Mapping spaces through sounds

From the last discussion we had, I decided to map down the sounds that we heard throughout the walk as I believe, I used my ear a lot more than the eye as a different way of seeing and comprehending the situation. The sound that I’m talking about is the first, the sound of the original narrator. Second, is the sound of another character, another woman that somehow is a part of her. And third, the occasional voices, which are assumed belongs to the detective and fourth, the mysterious secret lover with deep voice. From the recordings, it was the sounds that take us to places. The small footsteps acknowledge us that we are in relaxed pace, echo sounds give us a view that she’s in enclosed space, the sounds of the busy city, the birds chirping, the church choir, the gunshots that she imagined happen, some indian songs playing when walking through the lanes and other small detail sounds that provoke our own imagination of settings. From my interpretation, I intend to follow and map down the sounds to recreate the settings/space from what I imagine and at the same time, to understand her ‘The Missing Voice’ walk. The kind of mapping that I intend to do is to draw lines with different lengths creating certain forms, sizes that indicate the emotion at particular time of recording and thus, the size of the space/setting it takes place. At the same time, overlaying them with the different voices in the recordings, suggesting they work coherently all together as a complete space/settings. Still, it is under progress that I’m still figuring out the best ways to represent the sounds. Is it the lines, colour palette? I found some works by Emma Mcnally that uses lines as work of force, creating rhythm as an expression of the dynamic of forming/unforming. The lines combine, disperse and recombine. It is an attempt to create a state of flow of passages between these forces. As stated from Cardiff’s website, a write up by James Lingwood, “Cardiff ’s walk takes us – a city which, as the narrator tells us, “is infinite. No-one has ever found an end to the pattern of streets.” 20150925_194505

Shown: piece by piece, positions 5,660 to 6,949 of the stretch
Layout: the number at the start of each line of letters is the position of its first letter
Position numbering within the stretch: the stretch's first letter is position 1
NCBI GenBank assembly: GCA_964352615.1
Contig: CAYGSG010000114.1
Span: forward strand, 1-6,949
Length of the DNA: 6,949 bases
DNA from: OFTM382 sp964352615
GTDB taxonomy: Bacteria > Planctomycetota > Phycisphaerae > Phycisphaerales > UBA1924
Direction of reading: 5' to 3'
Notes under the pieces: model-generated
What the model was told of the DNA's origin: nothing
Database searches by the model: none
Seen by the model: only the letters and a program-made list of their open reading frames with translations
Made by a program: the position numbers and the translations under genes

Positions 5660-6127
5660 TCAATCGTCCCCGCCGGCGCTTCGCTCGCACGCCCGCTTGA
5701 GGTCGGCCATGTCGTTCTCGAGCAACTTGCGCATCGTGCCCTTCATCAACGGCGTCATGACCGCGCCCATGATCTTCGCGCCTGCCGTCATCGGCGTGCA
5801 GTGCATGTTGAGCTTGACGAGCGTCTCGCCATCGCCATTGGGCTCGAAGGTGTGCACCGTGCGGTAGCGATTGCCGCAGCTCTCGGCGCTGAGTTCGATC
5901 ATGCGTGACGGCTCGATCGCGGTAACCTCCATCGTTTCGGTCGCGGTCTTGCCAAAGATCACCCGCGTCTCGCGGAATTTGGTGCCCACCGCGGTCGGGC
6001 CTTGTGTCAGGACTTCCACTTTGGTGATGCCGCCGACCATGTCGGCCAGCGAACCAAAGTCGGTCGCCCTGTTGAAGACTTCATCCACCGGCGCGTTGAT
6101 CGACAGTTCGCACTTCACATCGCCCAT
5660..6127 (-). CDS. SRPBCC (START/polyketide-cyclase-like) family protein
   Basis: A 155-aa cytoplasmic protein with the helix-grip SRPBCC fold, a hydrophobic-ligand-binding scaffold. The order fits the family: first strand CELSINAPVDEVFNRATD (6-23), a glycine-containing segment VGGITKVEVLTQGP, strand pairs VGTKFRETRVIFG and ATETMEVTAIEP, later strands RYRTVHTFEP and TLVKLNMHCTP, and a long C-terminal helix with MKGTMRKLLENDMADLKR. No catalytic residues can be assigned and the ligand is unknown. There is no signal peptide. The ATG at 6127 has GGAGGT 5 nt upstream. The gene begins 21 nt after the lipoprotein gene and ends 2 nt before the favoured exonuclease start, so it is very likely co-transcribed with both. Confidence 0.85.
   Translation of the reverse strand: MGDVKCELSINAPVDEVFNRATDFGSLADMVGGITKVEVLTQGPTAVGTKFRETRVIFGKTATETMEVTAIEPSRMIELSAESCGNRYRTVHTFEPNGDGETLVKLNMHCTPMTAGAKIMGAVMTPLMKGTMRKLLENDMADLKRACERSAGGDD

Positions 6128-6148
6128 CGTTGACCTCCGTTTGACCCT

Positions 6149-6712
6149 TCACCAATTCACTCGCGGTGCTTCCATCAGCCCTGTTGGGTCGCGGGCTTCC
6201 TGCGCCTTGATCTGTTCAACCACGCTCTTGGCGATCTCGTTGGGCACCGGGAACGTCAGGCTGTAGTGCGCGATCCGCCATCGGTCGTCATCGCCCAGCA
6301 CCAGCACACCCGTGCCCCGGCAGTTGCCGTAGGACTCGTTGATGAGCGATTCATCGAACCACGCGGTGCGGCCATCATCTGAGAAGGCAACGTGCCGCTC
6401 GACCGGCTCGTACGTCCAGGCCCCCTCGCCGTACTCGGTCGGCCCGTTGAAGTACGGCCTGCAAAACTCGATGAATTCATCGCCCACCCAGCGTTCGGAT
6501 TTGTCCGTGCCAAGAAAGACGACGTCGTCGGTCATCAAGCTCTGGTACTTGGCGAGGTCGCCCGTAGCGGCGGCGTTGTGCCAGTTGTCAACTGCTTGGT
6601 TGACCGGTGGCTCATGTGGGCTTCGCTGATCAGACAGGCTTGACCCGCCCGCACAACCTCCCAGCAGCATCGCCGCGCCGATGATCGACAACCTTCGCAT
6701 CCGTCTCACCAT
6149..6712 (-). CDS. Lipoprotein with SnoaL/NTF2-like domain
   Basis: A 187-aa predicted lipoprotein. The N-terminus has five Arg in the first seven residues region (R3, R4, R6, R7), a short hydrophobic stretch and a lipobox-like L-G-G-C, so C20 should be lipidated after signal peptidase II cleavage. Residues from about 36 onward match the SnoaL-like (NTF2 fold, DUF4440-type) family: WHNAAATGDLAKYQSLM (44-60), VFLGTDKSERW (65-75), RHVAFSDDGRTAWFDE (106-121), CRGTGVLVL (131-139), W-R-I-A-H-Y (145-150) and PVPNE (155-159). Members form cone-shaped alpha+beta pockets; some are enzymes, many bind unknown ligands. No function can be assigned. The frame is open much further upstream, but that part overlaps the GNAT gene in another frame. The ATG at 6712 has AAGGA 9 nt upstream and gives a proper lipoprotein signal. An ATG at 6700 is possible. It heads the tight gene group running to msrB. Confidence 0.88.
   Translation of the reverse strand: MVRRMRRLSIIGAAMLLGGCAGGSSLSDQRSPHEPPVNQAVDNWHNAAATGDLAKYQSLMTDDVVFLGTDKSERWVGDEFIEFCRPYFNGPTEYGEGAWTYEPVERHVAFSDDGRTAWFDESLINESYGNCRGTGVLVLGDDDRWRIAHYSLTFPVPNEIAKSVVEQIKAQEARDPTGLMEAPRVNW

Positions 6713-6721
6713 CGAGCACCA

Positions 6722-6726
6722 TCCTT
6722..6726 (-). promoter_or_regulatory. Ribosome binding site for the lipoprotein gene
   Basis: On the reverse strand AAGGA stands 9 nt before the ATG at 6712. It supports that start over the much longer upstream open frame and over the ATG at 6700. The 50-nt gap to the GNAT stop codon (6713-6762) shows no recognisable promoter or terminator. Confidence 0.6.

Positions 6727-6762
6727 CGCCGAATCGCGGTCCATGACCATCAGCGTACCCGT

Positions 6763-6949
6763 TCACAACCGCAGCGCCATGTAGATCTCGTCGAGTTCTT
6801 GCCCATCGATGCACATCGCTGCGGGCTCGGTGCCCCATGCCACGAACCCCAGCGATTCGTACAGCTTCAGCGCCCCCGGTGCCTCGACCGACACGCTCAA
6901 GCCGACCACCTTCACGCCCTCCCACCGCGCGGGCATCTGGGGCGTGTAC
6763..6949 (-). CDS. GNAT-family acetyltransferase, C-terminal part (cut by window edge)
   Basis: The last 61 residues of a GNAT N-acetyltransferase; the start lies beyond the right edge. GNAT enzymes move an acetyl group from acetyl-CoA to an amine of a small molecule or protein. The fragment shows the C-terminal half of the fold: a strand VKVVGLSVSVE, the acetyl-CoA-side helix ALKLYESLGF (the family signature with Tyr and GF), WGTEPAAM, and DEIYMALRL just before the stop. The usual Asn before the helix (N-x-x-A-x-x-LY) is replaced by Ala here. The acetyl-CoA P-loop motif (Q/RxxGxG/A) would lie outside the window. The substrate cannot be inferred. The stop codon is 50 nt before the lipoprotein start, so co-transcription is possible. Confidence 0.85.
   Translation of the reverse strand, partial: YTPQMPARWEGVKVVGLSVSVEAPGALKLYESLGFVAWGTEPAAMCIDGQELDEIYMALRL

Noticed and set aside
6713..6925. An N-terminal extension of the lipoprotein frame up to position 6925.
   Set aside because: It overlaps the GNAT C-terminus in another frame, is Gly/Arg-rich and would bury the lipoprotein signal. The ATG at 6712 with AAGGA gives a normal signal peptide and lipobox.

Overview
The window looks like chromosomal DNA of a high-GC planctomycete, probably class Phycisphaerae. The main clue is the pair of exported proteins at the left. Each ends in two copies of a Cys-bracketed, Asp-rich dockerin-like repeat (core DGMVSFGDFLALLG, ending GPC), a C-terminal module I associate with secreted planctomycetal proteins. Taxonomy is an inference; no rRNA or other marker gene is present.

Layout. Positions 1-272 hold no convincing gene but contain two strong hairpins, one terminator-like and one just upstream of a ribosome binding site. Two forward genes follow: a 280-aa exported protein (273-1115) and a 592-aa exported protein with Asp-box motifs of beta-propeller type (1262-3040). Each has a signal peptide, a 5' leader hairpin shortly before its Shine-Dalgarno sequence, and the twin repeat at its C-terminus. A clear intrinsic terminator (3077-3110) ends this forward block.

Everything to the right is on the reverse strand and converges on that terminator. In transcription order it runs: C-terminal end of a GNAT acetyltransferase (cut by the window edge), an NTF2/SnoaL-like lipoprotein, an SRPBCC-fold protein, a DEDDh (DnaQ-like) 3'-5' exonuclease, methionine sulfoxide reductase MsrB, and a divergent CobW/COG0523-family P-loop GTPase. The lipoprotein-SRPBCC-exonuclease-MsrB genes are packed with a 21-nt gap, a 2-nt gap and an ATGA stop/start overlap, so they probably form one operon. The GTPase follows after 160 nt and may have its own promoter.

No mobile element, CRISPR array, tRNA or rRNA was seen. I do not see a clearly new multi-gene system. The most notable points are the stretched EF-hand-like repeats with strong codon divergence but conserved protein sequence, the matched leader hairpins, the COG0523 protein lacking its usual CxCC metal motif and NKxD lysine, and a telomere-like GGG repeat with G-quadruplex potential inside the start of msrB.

One thought on “Mapping spaces through sounds

  1. Its an interesting idea to use the line to measure the different sounds your hear throughout the walk as well as how you saw more with your ears that your eyes while experiencing the walk. It would be great to capture the heightening of one sense in the drawing, and how the line and its rhythm change over the course of the walk. How do the lines behave differently when multiple sounds occur at once – try to show a clear set of criteria on how the drawing should be read in order to understand this auditory experience and how it maps onto the space we inhabit while walking through Cardiff’s story. Looking forward to seeing how it develops for Tuesday!

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